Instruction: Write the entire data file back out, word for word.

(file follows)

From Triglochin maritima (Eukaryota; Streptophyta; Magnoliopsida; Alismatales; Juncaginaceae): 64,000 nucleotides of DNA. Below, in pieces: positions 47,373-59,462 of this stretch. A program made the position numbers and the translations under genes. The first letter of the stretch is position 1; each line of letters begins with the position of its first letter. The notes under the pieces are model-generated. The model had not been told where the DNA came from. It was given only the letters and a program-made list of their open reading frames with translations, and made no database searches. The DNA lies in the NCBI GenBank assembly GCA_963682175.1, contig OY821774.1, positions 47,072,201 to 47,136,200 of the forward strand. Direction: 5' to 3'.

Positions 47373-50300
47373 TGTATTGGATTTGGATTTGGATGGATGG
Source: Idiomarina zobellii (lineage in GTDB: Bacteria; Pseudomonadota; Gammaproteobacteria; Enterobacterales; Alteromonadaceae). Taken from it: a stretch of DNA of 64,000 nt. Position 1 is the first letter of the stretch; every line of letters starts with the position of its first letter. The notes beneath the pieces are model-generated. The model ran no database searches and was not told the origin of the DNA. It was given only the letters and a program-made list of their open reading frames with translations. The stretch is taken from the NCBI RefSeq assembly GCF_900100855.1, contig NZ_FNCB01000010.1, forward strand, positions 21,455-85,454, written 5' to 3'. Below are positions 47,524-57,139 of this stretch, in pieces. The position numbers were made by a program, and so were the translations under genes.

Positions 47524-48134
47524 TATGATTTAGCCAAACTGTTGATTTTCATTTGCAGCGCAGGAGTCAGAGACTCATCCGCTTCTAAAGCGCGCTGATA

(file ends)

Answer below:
From Triglochin maritima (Eukaryota; Streptophyta; Magnoliopsida; Alismatales; Juncaginaceae): 64,000 nucleotides of DNA. Below, in pieces: positions 47,373-59,462 of this stretch. A program made the position numbers and the translations under genes. The first letter of the stretch is position 1; each line of letters begins with the position of its first letter. The notes under the pieces are model-generated. The model had not been told where the DNA came from. It was given only the letters and a program-made list of their open reading frames with translations, and made no database searches. The DNA lies in the NCBI GenBank assembly GCA_963682175.1, contig OY821774.1, positions 47,072,201 to 47,136,200 of the forward strand. Direction: 5' to 3'.

Positions 47373-50300
47373 TGTATTGGATTTGGATTTGGATGGATGG
Source: Idiomarina zobellii (lineage in GTDB: Bacteria; Pseudomonadota; Gammaproteobacteria; Enterobacterales; Alteromonadaceae). Taken from it: a stretch of DNA of 64,000 nt. Position 1 is the first letter of the stretch; every line of letters starts with the position of its first letter. The notes beneath the pieces are model-generated. The model ran no database searches and was not told the origin of the DNA. It was given only the letters and a program-made list of their open reading frames with translations. The stretch is taken from the NCBI RefSeq assembly GCF_900100855.1, contig NZ_FNCB01000010.1, forward strand, positions 21,455-85,454, written 5' to 3'. Below are positions 47,524-57,139 of this stretch, in pieces. The position numbers were made by a program, and so were the translations under genes.

Positions 47524-48134
47524 TATGATTTAGCCAAACTGTTGATTTTCATTTGCAGCGCAGGAGTCAGAGACTCATCCGCTTCTAAAGCGCGCTGATA